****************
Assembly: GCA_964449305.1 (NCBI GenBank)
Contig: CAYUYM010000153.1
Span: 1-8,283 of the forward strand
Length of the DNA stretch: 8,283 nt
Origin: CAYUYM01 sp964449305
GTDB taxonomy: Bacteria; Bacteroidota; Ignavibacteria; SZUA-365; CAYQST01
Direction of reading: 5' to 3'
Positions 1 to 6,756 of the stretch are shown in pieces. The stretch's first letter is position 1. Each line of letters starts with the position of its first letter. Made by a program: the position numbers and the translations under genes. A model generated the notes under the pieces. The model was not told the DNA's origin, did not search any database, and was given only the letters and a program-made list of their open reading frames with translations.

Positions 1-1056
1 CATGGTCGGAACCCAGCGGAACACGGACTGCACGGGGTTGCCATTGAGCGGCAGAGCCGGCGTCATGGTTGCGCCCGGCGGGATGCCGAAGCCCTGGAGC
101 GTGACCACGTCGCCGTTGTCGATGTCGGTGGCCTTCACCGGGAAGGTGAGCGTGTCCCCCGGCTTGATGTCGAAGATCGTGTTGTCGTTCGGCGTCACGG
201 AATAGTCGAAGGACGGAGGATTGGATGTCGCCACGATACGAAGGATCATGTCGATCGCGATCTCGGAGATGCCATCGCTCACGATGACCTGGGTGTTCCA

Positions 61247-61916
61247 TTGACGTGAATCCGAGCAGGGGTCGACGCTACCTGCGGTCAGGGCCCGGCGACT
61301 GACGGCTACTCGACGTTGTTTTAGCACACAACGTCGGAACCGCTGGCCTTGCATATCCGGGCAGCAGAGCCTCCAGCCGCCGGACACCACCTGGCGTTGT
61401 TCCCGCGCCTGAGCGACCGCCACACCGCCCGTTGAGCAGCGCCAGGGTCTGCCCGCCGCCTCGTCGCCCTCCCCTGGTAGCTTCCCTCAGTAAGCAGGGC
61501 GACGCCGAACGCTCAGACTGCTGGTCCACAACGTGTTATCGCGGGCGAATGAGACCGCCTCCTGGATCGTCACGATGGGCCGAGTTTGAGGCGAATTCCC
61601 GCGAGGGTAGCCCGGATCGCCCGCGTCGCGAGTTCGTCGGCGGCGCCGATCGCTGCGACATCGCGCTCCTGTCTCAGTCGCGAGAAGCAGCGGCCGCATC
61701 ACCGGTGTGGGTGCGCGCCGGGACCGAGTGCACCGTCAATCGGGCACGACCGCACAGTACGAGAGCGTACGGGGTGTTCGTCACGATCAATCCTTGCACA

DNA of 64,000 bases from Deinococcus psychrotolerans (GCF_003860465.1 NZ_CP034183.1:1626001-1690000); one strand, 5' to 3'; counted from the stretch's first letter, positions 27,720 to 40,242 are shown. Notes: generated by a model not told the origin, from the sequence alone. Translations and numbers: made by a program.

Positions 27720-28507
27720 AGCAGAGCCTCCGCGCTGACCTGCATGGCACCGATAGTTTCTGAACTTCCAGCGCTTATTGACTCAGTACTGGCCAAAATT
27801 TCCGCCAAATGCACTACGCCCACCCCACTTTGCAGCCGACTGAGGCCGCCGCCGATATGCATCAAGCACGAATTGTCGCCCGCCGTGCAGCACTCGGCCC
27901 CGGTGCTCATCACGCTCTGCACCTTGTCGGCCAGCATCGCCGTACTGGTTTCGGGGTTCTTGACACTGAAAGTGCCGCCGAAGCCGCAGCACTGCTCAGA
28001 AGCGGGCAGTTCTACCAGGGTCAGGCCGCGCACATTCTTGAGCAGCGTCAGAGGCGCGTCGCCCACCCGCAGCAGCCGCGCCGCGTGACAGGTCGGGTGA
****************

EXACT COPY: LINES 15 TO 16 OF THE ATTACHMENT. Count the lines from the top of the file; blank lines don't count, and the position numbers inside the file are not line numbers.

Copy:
61301 GACGGCTACTCGACGTTGTTTTAGCACACAACGTCGGAACCGCTGGCCTTGCATATCCGGGCAGCAGAGCCTCCAGCCGCCGGACACCACCTGGCGTTGT
61401 TCCCGCGCCTGAGCGACCGCCACACCGCCCGTTGAGCAGCGCCAGGGTCTGCCCGCCGCCTCGTCGCCCTCCCCTGGTAGCTTCCCTCAGTAAGCAGGGC